State pension triple lock may be confirmed by Jeremy Hunt today

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Mel Stride responds to questioning on pension triple lock plans

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The triple lock sees the state pension increase each year by whichever is the highest of 2.5 percent, inflation or average earnings. However, the policy hangs in the balance as neither the Prime Minister Rishi Sunak nor Mr Hunt have confirmed it will return, meaning pensioners will be looking towards the Autumn Statement today for further clarity.

But how much could state pension payments rise if the triple lock does return?

Inflation in the year to September hit 10.1 percent, so it is likely this measure will be used for any triple lock increase. If implemented, it would take the full new state pension from £185.15 per week to £203.85 per week.

Some may get less than the full new state pension if they were contracted out before April 6, 2016.

A 10.1 percent increase would also see the full basic state pension rise from its current rate of £141.85 per week to a weekly sum of £156.20. 

Will Stevens, head of wealth planning at Killick and Co., expressed his optimism for today’s announcement.

He said: “After recent widespread speculation it now looks likely that the Prime Minister will commit to maintaining the state pension triple lock.

“For the large number of pensioners who fully rely on the state pension, and even those with additional private and workplace pensions who were looking to retire in the next few years, experiencing exceptional volatility when it comes to the value of their retirement pots, this will be welcome news.

“The last few months have upended the lives of all generations, so this commitment to keeping the triple lock in place will come as a huge relief as the cost of living continues to increase, hitting households hard.”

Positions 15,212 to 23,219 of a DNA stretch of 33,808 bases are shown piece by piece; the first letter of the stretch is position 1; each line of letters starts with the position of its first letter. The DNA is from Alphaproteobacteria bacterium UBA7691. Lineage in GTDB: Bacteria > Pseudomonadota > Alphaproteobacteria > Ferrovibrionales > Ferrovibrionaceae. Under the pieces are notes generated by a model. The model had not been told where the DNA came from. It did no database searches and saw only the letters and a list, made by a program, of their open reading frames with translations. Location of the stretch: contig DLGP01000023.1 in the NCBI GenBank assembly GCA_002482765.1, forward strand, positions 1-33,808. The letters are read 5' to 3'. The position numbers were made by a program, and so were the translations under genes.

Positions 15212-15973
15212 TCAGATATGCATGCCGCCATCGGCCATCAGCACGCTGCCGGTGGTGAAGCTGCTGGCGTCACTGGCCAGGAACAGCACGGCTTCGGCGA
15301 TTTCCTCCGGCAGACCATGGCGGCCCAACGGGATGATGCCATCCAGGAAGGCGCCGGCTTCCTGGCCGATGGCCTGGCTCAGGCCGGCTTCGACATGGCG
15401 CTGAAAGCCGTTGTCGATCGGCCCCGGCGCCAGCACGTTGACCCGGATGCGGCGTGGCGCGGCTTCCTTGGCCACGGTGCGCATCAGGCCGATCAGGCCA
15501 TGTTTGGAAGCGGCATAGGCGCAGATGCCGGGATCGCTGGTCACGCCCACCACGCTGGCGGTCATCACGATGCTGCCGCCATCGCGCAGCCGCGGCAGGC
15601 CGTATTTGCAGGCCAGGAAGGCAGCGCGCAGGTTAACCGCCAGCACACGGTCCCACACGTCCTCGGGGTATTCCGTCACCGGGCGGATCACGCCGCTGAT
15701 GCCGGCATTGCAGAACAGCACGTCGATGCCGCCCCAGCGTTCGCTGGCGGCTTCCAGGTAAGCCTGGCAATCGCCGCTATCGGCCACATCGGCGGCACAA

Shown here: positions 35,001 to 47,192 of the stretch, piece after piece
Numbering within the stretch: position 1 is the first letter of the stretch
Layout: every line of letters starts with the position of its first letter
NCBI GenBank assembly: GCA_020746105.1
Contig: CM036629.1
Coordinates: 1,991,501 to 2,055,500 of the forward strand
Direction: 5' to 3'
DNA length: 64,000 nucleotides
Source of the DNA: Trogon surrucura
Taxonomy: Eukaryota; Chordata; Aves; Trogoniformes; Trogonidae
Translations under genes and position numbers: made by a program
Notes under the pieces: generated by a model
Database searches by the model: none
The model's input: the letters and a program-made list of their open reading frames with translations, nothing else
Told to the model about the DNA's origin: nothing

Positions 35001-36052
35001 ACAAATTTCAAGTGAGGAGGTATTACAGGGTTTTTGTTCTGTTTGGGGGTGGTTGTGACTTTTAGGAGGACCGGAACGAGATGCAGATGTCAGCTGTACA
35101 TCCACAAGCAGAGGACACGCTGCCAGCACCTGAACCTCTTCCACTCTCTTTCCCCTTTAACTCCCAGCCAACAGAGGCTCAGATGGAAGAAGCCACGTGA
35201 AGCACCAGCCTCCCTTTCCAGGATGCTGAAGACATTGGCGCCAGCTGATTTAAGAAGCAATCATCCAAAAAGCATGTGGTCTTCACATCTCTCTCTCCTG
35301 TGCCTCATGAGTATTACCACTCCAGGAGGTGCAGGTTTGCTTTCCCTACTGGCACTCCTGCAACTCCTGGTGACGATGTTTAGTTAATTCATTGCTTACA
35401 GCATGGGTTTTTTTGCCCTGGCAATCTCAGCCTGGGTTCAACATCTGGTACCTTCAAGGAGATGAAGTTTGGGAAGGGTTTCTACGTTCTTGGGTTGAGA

If the state pension does increase by inflation today, it will see pensioners’ incomes rise in real terms for the time being. However, people are generally encouraged to make their own retirement provisions, as the state pension is often too restrictive to get by on alone.

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It also remains unclear how long the triple lock will last for, as the measure is often considered expensive.

As such, experts strongly suggest people begin to look at their finances regardless of what the decision is today.

Mr Stevens added: “Everyone must consider their expenditure, particularly those who are already retired as this is what is in their immediate control.

“The overall reality is that all generations need to protect their savings from inflation and take it into account when putting together their financial plans. 

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“We are already seeing a huge impact on everyday living costs, and it is vital to also consider the long-term implications.

“However large or small your pension, it is always sensible to seek the right advice given its aim of providing you enough money to live on for the rest of your life.”

Britons could seek the help of an independent, regulated financial adviser, or alternatively gain assistance through PensionWise, a Government-backed, free service.

Speaking about the triple lock at the G20 summit in Bali, the Prime Minister said: “My track record as Chancellor shows I care very much about pensioners.

“I can’t comment on any decisions before a financial statement, but we will put fairness and compassion at the heart of all decisions we make.”

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